Online video service YouTube has launched a pilot subscription option as part of its existing partner programme, with an array of 53 thematic channels available to YouTube users for a monthly fee of $0.99 upwards. Each channel offers a 14-day trial period. Further channels will be added in the next few weeks. At present, the subscription programme is available only to partner channels selected by Google, however a 'self-service' rollout of the programme is planned.
Channels are available as 'a la carte' options, and can be subscribed-to individually; however the capacity to cope with packages or channel bundles is also built into YouTube's system. Some of the channels available at launch (such as the series of '.TV' channels from Smart Media) can be taken in multi-channel packages, although the majority are currently accessible on a standalone basis only.
A range of genres is currently represented by the selection of paid-for channels, including kids, sports, lifestyle, cooking, travel, automotive, fashion and entertainment. Companies involved in the present wave of the paid-for initiative include DHX Media, TNA Wrestling, UFC, Treehouse and the PGA. Partners determine regional availability of their channels, and are able to tailor channels and their content by geography.
The move into subscription services was the next logical step for YouTube, which, over a period of years, has seen consumption on the platform shift from user-generated and submitted videos towards professionally-produced content. Extending the array of business models offered to partners will be essential to encouraging additional professional content players to use YouTube as a distribution platform.
The partner programme has been a key element of YouTube's push to reposition itself away from its user-gen origins. Essentially, the partner programme allows individuals or companies to take a cut of ad sales made against videos which they upload (or in some cases, offer videos on a transactional basis). The company debuted the programme in 2007 with a very limited array of manually selected partners, but in 2012, opened up the initiative to any video uploader across 20 markets. This conceptually simple step has repositioned YouTube as a platform on which parties can simply and easily generate revenue, and has acted as clear incentive for uploaders to begin posting higher quality video.The original content initiative has been the second string to YouTube's proverbial bow. Recognising that key production companies and channels were reluctant to take on the risk of launching original content onto YouTube, and realising that building a brand around unique video would be difficult without them, Google launched a $300m up-front funded original content initiative for ad-supported video in the US in 2011, followed by a European extension in 2012. The up-front funding (which participating companies effectively pay back via a revenue share with YouTube) was critical in persuading companies to launch channels on the platform, programmed with exclusive original content. Major content companies which launched channels as part of this include Endemol, All3Media, BBC Worldwide, Fremantle Media, Warner and WWE.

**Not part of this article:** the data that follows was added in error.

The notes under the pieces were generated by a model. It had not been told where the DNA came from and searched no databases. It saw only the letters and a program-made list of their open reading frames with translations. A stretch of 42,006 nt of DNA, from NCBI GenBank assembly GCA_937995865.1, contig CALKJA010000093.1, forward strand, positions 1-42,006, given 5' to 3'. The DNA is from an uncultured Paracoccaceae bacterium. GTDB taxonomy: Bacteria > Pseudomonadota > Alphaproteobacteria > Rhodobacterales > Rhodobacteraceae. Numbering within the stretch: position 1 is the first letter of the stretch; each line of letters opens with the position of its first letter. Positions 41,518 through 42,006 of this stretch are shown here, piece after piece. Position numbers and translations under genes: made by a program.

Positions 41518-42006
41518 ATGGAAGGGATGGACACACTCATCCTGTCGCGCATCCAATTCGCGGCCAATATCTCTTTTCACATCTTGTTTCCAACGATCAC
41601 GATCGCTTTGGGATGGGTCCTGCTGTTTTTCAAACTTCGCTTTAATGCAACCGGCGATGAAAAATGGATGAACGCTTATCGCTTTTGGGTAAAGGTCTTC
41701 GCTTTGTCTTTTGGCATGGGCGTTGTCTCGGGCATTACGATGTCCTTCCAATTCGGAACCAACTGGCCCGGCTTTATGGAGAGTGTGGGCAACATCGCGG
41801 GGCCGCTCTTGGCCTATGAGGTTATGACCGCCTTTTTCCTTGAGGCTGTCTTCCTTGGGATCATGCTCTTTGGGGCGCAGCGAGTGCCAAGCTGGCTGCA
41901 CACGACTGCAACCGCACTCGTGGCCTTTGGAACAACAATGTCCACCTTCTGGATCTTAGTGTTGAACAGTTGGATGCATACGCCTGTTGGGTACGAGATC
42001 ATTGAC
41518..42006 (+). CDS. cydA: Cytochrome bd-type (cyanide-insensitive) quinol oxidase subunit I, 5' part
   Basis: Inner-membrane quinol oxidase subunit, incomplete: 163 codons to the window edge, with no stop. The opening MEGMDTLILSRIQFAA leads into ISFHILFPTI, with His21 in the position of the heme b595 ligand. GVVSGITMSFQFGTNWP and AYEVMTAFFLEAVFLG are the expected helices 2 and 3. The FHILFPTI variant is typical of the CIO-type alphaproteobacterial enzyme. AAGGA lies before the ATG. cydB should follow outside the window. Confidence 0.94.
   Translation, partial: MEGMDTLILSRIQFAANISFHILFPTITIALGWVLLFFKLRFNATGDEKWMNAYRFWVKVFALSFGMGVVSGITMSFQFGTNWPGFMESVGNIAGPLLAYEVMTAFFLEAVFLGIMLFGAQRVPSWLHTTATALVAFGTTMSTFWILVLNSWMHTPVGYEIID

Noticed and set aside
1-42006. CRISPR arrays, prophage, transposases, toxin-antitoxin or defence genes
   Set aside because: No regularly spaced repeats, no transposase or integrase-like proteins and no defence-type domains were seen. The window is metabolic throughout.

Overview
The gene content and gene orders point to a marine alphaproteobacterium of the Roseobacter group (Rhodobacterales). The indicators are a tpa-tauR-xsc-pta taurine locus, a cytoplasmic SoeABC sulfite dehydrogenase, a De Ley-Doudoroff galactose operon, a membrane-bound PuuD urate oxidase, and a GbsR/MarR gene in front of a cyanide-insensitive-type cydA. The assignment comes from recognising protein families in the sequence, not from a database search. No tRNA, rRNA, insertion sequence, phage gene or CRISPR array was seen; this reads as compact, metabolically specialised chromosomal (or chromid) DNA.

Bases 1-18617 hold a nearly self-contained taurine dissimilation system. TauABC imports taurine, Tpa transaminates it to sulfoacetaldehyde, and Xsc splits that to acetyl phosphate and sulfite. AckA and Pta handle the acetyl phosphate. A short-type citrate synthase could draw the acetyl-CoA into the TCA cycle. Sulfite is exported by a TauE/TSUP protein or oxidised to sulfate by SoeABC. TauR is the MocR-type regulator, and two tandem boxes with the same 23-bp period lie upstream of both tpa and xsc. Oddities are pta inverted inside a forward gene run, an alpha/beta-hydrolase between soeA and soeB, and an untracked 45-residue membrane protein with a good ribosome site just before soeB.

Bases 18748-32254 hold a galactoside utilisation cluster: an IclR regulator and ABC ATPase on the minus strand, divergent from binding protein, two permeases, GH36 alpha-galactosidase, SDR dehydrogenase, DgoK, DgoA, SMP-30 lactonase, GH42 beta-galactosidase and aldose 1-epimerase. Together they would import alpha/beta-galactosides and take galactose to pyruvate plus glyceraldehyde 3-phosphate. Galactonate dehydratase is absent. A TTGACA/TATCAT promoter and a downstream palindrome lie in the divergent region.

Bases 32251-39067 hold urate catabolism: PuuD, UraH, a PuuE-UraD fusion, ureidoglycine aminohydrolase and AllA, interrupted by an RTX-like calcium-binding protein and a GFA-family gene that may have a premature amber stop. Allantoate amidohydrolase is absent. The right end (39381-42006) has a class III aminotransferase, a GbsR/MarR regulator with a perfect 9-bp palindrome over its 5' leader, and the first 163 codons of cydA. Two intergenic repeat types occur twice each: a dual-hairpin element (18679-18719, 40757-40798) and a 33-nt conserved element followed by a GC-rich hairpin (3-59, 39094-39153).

Advertising is however, fundamentally a model which requires scale. Niche content, which appeals to only a small subset of online video viewers, may struggle to generate a substantial enough audience to result in meaningful returns for any content company looking to monetise its catalogue via advertising on YouTube. YouTube itself is adept at aggregating niche audiences for advertising purposes, but offering content companies a mechanism to generate sufficient revenue at smaller scales will allow YouTube to further expand its array of partners and further consolidate its position as the go-to video portal. Many of the 53 channels launched as part of the initial paid-for wave are offering content with niche appeal - channels such as 'Fix My Hog' - videos around motorcycle maintenance, or 'PDN' - a personal defence learning channel.